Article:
Halberstam awarded for anti-terrorism advocacy


NEW YORK (JTA) — The FBI recognized the Brooklyn mother of a terrorist victim for her advocacy of anti-terrorism and anti-gun laws.

Devorah Halberstam, whose 16-year-old son Ari was shot and killed in 1994 while traveling across the Brooklyn Bridge in a van with other Chabad-Lubavitch yeshiva students, was presented the FBI Director’s Community Leadership Award in a Dec. 10 ceremony.

Since his murder, Halberstam has worked to promote legislation combating terrorism, including securing the passage of the New York Anti-Terrorism Act of 2001 with then-New York Gov. George Pataki and establishing Ari’s Law, an interstate gun-trafficking measure. Pataki also appointed Halberstam to sit on the state’s first Commission on Terrorism.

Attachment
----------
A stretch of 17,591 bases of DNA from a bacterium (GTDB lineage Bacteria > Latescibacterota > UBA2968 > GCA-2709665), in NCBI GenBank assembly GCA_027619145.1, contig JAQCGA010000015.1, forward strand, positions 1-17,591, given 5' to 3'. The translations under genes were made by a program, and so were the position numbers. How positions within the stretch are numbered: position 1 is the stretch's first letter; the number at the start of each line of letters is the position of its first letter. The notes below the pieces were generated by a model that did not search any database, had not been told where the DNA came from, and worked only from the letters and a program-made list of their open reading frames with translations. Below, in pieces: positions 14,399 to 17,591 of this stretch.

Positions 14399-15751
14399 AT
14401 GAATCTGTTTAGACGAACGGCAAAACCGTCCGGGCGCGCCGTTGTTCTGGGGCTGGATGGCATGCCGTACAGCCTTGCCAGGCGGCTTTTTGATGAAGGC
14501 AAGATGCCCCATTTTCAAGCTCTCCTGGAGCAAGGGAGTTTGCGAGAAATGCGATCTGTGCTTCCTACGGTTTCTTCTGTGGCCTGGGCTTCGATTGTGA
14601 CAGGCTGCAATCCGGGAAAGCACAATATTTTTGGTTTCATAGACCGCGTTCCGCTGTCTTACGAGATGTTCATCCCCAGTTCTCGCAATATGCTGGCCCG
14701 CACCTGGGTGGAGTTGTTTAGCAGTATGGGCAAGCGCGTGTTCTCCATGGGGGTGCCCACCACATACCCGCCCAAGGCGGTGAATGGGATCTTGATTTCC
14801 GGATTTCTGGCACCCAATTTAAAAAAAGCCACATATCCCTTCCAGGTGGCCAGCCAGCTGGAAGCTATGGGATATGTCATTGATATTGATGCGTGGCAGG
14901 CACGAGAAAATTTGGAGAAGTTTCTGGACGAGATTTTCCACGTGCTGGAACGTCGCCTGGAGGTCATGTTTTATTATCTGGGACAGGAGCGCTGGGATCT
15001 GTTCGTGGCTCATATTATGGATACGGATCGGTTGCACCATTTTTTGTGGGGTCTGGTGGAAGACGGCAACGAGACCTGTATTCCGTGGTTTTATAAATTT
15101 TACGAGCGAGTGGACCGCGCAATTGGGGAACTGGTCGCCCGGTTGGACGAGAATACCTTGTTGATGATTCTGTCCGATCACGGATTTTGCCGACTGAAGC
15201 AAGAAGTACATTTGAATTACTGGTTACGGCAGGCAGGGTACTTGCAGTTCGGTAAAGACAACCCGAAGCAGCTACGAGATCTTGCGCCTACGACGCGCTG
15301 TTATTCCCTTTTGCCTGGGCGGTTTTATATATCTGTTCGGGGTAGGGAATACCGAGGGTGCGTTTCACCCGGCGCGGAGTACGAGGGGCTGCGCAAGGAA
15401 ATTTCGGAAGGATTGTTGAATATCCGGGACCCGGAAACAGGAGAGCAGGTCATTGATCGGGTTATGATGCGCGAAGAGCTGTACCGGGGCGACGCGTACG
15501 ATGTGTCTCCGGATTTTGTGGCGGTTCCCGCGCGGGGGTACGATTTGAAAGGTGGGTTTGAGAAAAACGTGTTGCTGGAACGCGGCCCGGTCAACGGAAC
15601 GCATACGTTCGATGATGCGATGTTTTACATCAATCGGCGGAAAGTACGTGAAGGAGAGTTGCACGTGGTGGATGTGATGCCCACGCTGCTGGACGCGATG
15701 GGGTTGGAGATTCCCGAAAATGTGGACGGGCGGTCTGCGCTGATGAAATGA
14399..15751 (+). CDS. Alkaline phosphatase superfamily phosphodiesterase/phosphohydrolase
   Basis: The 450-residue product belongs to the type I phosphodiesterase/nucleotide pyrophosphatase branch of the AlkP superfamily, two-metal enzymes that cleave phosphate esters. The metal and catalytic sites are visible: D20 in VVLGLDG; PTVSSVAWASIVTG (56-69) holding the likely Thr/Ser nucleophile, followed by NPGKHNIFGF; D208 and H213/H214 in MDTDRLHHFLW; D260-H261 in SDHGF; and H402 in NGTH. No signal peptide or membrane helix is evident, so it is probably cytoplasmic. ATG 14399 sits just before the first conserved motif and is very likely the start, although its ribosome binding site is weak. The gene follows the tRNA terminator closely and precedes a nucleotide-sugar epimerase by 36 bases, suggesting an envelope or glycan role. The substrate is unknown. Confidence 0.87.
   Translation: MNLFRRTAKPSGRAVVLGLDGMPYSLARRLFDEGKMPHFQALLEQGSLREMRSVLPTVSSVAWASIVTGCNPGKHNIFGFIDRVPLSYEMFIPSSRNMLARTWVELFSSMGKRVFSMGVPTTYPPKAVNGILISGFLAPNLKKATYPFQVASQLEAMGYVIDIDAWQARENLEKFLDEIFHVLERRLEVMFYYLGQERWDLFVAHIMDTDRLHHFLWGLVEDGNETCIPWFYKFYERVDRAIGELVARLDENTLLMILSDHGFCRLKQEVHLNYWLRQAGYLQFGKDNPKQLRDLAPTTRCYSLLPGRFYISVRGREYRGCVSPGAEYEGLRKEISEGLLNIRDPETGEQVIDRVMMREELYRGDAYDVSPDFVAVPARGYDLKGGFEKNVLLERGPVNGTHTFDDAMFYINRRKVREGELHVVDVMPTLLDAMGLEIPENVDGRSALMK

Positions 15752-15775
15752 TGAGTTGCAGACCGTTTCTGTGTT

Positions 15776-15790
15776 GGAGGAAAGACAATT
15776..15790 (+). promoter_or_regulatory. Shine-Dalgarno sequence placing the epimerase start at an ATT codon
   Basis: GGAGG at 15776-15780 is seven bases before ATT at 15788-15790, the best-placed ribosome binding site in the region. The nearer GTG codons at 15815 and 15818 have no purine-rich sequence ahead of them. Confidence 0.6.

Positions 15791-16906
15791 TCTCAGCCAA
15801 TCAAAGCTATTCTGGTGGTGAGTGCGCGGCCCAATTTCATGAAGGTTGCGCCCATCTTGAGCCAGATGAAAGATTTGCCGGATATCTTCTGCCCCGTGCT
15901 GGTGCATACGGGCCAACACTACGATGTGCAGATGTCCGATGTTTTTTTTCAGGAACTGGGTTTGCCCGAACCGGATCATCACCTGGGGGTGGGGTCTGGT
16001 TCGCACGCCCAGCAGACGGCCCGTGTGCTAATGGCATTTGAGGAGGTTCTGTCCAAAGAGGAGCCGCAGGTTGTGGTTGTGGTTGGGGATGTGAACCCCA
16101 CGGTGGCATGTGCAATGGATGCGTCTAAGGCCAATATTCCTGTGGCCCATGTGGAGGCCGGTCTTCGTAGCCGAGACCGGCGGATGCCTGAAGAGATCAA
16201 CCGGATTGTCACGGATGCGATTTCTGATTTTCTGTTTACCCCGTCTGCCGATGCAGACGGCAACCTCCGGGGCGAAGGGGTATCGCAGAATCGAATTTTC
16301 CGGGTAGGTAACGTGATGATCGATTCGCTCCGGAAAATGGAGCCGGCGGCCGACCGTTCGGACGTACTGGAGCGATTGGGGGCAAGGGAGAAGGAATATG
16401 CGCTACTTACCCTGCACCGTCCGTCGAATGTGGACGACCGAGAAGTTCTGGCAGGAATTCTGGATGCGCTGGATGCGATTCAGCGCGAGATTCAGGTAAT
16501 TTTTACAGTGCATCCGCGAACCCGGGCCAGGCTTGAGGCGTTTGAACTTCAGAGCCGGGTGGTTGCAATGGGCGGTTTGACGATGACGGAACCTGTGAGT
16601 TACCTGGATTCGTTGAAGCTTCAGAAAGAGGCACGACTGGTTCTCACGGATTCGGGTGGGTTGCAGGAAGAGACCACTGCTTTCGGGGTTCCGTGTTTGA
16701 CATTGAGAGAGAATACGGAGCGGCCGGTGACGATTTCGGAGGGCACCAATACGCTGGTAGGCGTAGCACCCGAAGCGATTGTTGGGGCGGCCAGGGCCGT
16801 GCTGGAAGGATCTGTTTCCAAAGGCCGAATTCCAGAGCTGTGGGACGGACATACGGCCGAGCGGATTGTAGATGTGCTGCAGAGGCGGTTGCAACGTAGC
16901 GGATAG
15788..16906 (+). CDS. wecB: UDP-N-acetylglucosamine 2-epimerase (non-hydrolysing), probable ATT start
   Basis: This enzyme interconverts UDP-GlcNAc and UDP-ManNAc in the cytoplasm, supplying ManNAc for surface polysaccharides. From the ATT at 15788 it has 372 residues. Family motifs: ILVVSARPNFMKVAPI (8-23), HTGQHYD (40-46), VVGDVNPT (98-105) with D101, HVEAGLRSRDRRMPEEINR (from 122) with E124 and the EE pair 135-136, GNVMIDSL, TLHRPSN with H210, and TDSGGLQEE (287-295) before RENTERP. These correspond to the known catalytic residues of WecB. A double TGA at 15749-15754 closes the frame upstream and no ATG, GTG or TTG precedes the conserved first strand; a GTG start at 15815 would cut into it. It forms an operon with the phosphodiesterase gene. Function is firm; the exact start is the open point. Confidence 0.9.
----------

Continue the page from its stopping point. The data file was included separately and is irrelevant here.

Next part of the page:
FBI Assistant Director Joseph Demarest in presenting the award recognized Halberstam’s “endless pursuit of justice, everlasting love for her family, dedication for victim’s rights and patriotism for her country,” according to Chabad.org News.

“I am proud of the FBI for helping me transform my grief into battling terrorism,” Halberstam said at the ceremony, Chabad.org News reported.

In the Brooklyn Bridge shooting, Muslim gunman Rashid Baz ambushed the students’ van on a ramp leading to the bridge and allegedly shouted “kill the Jews” in Arabic while spraying the van with submachine gun fire.

Halberstam’s accomplishments since her son’s murder also include helping to found the Jewish Children’s Museum in the Crown Heights section of Brooklyn.

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